After Tony’s annual vision talk at our “Lab Day,” everyone gathered for glühwein and cheer at our traditional trip to the Neumarkt Christmas Market. Happy holidays, everyone!

xmasmarket2016

The most colorful safety briefing

Our brilliant baker and Masters student Stephen helped make the annual safety briefing much more festive this year. Check out his incredible rainbow cake! cake4 cake5 cake6 cake2 cake1 cake3

New! Video abstract for “Amyloid-like self-assembly of a cellular compartment”

Watch the video abstract for Boke et al 2016, “Amyloid-like self-assembly of a cellular compartment,” and see the full post about it on the Science Sketches website!

Come see us at ASCB 2016!

The Hyman lab is represented at the 2016 ASCB annual meeting, taking place now in San Francisco. Come see us if you’re here!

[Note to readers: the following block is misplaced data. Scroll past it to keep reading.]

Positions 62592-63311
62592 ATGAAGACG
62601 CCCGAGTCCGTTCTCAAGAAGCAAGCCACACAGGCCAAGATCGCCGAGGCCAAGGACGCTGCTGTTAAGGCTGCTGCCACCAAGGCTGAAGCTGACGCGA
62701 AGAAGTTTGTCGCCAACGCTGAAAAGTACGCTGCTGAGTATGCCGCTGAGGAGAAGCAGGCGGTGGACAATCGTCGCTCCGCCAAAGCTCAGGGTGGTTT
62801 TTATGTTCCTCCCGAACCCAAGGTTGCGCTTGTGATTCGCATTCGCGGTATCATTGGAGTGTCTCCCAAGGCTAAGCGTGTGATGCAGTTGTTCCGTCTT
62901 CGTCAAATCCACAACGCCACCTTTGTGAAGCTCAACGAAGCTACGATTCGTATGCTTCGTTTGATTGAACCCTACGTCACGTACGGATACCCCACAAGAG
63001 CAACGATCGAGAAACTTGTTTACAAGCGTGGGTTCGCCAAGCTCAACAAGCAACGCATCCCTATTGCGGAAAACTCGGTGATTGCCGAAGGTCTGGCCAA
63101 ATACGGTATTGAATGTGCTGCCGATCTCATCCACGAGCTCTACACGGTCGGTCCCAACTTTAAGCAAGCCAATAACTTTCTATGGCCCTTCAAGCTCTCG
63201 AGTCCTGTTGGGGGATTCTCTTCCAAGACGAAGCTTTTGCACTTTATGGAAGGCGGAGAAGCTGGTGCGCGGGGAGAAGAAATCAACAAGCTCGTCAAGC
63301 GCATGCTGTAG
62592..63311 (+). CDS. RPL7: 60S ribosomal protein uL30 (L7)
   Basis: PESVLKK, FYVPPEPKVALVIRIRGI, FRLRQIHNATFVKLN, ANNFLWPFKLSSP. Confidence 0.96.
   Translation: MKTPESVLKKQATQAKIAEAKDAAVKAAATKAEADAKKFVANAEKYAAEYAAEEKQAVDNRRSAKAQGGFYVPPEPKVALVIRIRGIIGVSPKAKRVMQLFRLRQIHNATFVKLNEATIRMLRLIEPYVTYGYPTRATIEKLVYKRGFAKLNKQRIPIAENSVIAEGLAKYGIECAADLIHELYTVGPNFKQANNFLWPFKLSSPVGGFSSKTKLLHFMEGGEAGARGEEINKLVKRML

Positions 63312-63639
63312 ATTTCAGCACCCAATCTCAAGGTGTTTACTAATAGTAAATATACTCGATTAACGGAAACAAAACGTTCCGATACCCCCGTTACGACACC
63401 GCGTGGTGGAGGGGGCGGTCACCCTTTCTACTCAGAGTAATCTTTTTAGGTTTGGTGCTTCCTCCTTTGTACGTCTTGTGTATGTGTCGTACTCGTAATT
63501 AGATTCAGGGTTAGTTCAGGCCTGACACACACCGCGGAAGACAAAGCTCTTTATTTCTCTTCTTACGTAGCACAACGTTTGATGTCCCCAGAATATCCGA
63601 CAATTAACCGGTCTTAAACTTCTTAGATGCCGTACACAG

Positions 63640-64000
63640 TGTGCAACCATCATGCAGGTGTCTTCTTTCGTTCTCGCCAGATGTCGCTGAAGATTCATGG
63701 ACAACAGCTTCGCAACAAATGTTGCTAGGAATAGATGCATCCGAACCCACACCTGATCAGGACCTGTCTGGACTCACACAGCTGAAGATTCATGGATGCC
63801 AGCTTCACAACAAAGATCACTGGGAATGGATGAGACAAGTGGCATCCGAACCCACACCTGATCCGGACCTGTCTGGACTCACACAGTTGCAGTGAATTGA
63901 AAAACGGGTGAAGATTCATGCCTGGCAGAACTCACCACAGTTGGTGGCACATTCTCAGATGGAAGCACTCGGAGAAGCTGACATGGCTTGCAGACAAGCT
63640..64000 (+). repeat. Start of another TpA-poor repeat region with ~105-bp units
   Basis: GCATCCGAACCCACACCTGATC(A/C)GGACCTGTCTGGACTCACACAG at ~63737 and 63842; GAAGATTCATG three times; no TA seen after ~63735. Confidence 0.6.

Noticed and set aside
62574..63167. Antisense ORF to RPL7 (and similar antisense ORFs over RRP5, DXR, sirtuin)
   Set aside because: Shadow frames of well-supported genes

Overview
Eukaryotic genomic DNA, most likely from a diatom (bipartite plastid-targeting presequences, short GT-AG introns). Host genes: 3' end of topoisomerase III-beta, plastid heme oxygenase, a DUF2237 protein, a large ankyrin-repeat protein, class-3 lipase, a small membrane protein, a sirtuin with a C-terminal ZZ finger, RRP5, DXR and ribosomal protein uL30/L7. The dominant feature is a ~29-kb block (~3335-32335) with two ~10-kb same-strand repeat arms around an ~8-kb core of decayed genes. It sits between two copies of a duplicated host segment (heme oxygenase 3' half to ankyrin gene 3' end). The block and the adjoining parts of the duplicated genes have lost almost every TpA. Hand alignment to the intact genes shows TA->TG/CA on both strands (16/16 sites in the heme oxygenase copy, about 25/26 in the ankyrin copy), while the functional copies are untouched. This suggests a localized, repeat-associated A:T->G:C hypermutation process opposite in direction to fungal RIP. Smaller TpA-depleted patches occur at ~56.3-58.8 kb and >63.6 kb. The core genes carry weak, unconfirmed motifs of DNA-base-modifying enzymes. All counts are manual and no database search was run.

• Sunday, Dec 4, 12pm-1:30pm: Louise Jawerth presents her poster, “The liquid to gel transition in protein droplets” (poster B1345)

• Sunday, Dec 4, 5:20pm-5:35pm: Shamba Saha gives a talk, “An mRNA competition mechanism regulated localized phase separation of liquid-like P granules in C. elegans embryo,” Room 103

• Monday, Dec 5, 12:28-12:35pm: Elvan Boke gives a talk, “Amyloid-like self-assembly of a cellular compartment,” Microsymposia Room 2 Hall C

• Monday, Dec 5,1:30pm-3:00pm: Jeff Woodruff presents his poster, “The centrosome is a selective phase that nucleates microtubules by concentrating tubulin” (poster B342)

Yesterday (Dec 3), Tony spoke at the ASAPbio session to advocate for the use of pre-prints in Biology, and he also spoke at the stem cell session, giving a talk entitled, “Cell biology of the stem cell to neuron transformation.”

Finally, Lisa Dennison will be at all 3 Science Discussion Tables (Dec 4, 11am-12pm; Dec 5, 3-4pm; Dec 6, 11am-12pm), discussing sciencesketches.org

We hope to see you here in San Francisco!

On Research Funding and the Power of Youth